Mention “board” to many leaders today, and their first thoughts are often negative, using words like – slow, bureaucratic, boring, sluggish to change, controlling and inflexible. While we have found this not to be true with many of the organizations we have served, it is important to remind board members that there has been a shift in how boards need to look and function.
In order to avoid becoming stagnate and ineffective, boards should adapt to the new environment of accelerated change and uncertainty. To do this, board members simply can apply the following two principles:
1. Be Flexible
This flexibility is first and foremost an attitude. Flexibility will provide greater adaptability when it comes time for making needed changes including board size, frequency of meetings, and new program initiatives. It is also especially applicable to the issue of control. As consultants, we have found that the top sources of ministry conflict are control, vision/direction, and leadership changes.
Excessive control/centralization may grow out of distrust and fear, resulting in slow decisions and decreasing creativity. Excessive decentralization may grow out of an unwillingness to submit to others, and it may lead to chaos and poor decisions. The following lists show what these two extremes look like depicted in a board setting.
- Fast decision making
- High creativity
- Relational power
- Ambiguity and chaos
- Lower accountability
- Quick to adapt & change
- Dispersed power & decisions
- Many leaders
- Leaders cultivate & encourage
- Low risk when leader transitions
- Slow decision making
- Low creativity
- Positional power
- Structure and control
- Higher accountability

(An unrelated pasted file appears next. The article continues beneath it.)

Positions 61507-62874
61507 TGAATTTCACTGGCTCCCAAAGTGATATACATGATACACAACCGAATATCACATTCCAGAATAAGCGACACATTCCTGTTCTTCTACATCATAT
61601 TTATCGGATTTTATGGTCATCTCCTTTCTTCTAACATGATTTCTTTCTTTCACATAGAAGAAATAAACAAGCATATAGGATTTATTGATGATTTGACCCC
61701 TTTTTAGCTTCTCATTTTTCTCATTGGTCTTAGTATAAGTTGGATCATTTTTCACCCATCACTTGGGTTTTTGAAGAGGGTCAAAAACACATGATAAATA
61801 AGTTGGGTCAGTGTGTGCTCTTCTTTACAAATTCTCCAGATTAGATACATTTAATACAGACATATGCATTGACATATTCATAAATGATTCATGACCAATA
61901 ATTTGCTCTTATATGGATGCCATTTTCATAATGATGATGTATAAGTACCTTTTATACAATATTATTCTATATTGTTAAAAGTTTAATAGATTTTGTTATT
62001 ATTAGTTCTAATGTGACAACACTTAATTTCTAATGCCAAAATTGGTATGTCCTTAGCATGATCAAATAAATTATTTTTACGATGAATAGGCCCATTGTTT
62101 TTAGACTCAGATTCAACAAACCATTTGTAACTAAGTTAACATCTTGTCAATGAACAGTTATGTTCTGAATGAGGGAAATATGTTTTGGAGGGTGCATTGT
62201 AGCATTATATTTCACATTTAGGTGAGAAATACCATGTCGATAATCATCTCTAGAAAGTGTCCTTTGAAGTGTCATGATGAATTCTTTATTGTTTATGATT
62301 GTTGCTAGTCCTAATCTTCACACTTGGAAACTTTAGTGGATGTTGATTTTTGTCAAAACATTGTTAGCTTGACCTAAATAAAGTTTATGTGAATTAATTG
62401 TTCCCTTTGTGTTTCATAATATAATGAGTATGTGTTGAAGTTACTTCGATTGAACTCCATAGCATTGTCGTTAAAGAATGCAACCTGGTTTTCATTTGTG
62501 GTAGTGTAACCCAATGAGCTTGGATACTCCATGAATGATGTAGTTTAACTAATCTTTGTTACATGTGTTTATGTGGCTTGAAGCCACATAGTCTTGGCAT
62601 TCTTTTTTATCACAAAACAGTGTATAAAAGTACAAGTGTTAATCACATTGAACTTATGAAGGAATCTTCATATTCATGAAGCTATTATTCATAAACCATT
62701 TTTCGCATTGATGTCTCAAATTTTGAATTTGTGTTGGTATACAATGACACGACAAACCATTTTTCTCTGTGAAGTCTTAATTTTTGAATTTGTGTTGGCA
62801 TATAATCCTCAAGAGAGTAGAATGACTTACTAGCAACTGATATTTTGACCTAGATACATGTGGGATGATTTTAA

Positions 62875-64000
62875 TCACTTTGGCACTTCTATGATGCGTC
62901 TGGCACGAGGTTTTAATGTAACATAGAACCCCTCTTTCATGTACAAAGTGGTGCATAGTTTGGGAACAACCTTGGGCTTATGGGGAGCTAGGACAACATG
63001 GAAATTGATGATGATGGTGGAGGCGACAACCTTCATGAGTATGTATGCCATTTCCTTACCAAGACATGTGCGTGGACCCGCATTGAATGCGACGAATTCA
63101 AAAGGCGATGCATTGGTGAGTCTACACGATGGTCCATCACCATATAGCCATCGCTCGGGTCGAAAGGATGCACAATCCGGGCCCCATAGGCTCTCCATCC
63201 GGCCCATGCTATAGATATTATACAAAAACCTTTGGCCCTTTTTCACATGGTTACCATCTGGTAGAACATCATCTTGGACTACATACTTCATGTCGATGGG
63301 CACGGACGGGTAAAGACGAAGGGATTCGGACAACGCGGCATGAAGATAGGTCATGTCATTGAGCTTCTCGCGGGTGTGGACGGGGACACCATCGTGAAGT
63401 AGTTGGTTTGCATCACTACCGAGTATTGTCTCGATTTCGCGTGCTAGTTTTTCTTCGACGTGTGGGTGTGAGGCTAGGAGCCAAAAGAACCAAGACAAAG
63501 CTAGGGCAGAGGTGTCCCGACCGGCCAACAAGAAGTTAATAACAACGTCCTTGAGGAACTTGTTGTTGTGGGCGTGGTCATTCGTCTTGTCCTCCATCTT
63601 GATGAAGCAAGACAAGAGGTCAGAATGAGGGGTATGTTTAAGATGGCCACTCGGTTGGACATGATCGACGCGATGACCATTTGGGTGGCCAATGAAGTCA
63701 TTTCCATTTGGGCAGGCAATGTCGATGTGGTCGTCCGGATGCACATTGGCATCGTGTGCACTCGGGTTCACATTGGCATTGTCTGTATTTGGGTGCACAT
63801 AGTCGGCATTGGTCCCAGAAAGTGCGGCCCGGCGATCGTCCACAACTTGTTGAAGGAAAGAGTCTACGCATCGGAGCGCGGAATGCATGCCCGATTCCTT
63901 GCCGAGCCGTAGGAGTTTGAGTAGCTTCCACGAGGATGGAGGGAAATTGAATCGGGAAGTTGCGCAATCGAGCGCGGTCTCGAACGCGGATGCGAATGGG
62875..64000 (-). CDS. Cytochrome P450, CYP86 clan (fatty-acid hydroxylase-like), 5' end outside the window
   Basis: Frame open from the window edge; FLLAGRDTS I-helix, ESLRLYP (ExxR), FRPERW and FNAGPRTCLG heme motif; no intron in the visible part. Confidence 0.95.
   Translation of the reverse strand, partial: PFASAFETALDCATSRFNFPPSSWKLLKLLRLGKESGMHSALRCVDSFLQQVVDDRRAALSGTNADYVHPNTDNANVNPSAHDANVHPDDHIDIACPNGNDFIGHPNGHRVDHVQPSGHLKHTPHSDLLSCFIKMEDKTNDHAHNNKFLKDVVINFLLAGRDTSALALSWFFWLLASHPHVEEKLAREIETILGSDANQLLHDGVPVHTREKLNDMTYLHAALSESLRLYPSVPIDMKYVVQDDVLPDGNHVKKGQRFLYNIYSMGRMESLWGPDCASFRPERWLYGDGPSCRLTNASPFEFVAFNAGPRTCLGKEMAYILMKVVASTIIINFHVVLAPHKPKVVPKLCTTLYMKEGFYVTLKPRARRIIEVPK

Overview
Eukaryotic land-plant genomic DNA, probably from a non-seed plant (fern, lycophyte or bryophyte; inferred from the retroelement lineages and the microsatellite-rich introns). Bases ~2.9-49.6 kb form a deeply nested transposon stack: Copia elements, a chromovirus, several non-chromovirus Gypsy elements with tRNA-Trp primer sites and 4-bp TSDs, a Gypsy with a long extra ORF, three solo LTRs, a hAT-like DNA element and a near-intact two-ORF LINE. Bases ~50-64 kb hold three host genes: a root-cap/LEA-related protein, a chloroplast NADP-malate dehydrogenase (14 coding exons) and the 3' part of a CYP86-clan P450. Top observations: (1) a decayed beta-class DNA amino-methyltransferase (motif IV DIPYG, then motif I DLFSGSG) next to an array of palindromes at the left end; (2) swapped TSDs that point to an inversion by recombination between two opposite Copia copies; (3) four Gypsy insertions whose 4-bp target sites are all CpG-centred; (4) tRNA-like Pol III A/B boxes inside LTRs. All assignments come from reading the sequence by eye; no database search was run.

- Slow to adapt and change
- Centralized power & decisions
- Few leaders
- Leaders direct and control
- Risk when leader transitions
2. Practice Good Communication and Decision Making
In their article “Who’s Got the D” which was published in Harvard Business Review, Neilson, Pasternack and Van Nuys make this sad but true statement about leadership decision-making.
Clarifying and articulating decision rights is often the first order of business in fixing a passive-aggressive organization where decisions have been made, unmade, overturned, and second-guessed so many times that no one really knows who truly decides what any more.
The graphic below demonstrates the range of approaches to board-staff roles.
Establishing good patterns of communication and decision-making is important for efficient and effective board leadership. When communicating with the director, it is helpful to know what is expected. For example, when the director brings an item to the board, both he and the board chair should know in advance if:
- This is only for informing the board – the decision resides with the director
- This is for input from the board – but the decision resides with the director
- This is for approval – the board has the authority to decide
If intentions are unclear, confusion and conflict can result easily and quickly. For example, if a director brings something to the board only for discussion or input but the board believes their input will be implemented, the board may feel the director did not listen. Or if the board members share some ideas with the director that they expect to be implemented, the director may feel these were only suggestions, not mandates. Clarity is easier on the front end in comparison to hurt feelings and distrust later on.
Building an effective board can be a tricky thing. There are many variables that you need to address. For help with making your board more effective, refer to our full resource.
Jay is the Executive Director of The Center and serves on the Senior Leadership Team at Calvary Church in Souderton. Jay brings experience in the areas of ministry assessment, leadership coaching, decision-making, and strategic questioning. Jay’s degrees include a B.S. in Bible, a M.Ed in Instructional Systems Design and a Ph.D. in Organizational Behavior and Leadership.